This is why the "date rape drug" myth arose hand-in-hand with public awareness of acquaintance rape. While society has begun to recognize rapes against wives, girlfriends, friends, and co-workers as serious crimes, it has failed to embrace the idea that husbands, boyfriends, trusted friends, the guys in your office, and other seemingly normal men can be rapists. We're still much more comfortable thinking of rapists as men who lurk in the shadows, guys who only emerge in polite society in order to secure another rape victim. The news that most rapists aren't easily-identifiable as villains—men hunch-backed from crouching in the bushes, their hands caked with sedatives—has failed to inspire solutions aimed at preventing men from raping.

The public is similarly slow to accept that most victims don't fit the storybook stereotype of a buttoned-up virgin sipping on hot cocoa. Thankfully, the requirement that victims be the model of chastity has eroded a bit in recent years. Now, society is ready to accept that a rape victim is still a rape victim if she goes out to a bar with her girlfriends and has a few drinks—as long as her intoxication is capped off with a surprise roofie. The more likely scenario—that a rape victim goes out to a bar with her girlfriends, willingly ingests alcohol, and then is raped—is more difficult for the public to swallow.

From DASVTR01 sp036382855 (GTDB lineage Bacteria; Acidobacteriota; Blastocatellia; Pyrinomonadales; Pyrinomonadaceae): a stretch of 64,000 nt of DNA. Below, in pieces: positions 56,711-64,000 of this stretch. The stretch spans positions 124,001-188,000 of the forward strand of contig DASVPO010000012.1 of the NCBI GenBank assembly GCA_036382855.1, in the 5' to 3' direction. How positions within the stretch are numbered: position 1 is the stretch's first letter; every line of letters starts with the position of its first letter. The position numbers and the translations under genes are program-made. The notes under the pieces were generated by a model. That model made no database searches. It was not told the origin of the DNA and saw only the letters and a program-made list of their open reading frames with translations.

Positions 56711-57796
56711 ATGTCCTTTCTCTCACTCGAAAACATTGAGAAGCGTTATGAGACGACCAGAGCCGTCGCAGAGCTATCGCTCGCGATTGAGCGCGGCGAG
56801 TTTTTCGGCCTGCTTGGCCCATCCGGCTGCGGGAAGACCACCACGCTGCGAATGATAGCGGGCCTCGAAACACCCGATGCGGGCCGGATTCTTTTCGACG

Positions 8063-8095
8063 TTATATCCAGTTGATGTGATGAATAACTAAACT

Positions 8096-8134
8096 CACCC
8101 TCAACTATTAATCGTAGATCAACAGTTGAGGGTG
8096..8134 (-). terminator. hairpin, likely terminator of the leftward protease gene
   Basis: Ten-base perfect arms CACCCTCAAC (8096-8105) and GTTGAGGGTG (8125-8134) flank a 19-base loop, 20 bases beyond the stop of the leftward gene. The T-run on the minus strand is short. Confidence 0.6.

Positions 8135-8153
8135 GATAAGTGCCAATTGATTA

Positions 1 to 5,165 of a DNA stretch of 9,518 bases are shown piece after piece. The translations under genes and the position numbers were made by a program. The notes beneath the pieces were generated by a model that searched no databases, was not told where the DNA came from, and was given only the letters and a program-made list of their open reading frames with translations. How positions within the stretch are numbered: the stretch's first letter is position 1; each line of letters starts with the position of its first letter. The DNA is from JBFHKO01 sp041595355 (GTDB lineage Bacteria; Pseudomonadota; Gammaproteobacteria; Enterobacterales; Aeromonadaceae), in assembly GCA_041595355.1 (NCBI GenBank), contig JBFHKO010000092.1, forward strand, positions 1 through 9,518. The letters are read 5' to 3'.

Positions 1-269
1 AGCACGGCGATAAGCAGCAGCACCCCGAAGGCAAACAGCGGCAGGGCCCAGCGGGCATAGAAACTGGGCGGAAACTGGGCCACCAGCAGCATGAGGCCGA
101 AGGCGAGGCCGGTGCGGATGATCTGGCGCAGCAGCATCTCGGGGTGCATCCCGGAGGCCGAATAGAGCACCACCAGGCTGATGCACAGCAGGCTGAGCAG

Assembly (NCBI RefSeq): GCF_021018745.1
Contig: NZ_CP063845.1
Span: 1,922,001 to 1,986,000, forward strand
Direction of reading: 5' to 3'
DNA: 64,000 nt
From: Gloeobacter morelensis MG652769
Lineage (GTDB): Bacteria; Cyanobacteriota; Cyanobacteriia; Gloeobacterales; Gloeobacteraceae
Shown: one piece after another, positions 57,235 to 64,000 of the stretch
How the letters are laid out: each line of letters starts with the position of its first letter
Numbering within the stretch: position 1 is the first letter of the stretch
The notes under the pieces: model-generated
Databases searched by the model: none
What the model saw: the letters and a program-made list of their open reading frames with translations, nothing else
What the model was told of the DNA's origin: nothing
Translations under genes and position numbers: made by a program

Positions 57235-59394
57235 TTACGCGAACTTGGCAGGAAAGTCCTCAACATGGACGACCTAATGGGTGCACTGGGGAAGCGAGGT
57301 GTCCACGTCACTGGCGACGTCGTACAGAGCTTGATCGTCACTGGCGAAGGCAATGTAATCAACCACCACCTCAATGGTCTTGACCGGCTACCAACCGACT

As the idea of "acquaintance rape" and the myth of the "date rape drug" rose, so did another trend society wasn't ready for—women who drink like men. Female drinking has increased rapidly in recent years (though we're still far outstripped by the boys)—in 2006, 15 percent of women engaged in binge-drinking, compared to 30 percent of males. As the study notes, society has failed to process its discomfort with girls who drink: "Despite greater gender equality when it comes to public drinking, there is no clear language through which the female experience can be discussed, let alone celebrated in the manner that remains central to masculinity. . . . female drinking is widely seen as challenging gender norms, either as a deviant subversion of ideals of femininity or as part of a broader project of female emancipation."